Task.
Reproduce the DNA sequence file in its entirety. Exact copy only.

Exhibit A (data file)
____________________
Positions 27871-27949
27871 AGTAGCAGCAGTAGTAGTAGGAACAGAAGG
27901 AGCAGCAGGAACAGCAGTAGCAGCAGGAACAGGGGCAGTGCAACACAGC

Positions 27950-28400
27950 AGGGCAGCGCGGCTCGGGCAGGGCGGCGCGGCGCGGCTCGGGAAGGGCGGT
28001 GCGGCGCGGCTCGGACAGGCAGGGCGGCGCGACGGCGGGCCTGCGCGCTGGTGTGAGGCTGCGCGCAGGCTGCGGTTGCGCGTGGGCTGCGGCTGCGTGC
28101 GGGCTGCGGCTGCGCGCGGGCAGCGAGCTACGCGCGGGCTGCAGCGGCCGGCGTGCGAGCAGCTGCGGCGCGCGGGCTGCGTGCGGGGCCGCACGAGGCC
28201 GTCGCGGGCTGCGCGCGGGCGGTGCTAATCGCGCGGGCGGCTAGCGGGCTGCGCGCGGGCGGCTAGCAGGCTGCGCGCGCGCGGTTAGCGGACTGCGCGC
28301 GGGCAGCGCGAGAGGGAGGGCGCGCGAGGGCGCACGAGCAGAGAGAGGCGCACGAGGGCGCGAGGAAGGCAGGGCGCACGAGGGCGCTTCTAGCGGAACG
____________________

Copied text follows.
Positions 27871-27949
27871 AGTAGCAGCAGTAGTAGTAGGAACAGAAGG
27901 AGCAGCAGGAACAGCAGTAGCAGCAGGAACAGGGGCAGTGCAACACAGC

Positions 27950-28400
27950 AGGGCAGCGCGGCTCGGGCAGGGCGGCGCGGCGCGGCTCGGGAAGGGCGGT
28001 GCGGCGCGGCTCGGACAGGCAGGGCGGCGCGACGGCGGGCCTGCGCGCTGGTGTGAGGCTGCGCGCAGGCTGCGGTTGCGCGTGGGCTGCGGCTGCGTGC
28101 GGGCTGCGGCTGCGCGCGGGCAGCGAGCTACGCGCGGGCTGCAGCGGCCGGCGTGCGAGCAGCTGCGGCGCGCGGGCTGCGTGCGGGGCCGCACGAGGCC
28201 GTCGCGGGCTGCGCGCGGGCGGTGCTAATCGCGCGGGCGGCTAGCGGGCTGCGCGCGGGCGGCTAGCAGGCTGCGCGCGCGCGGTTAGCGGACTGCGCGC
28301 GGGCAGCGCGAGAGGGAGGGCGCGCGAGGGCGCACGAGCAGAGAGAGGCGCACGAGGGCGCGAGGAAGGCAGGGCGCACGAGGGCGCTTCTAGCGGAACG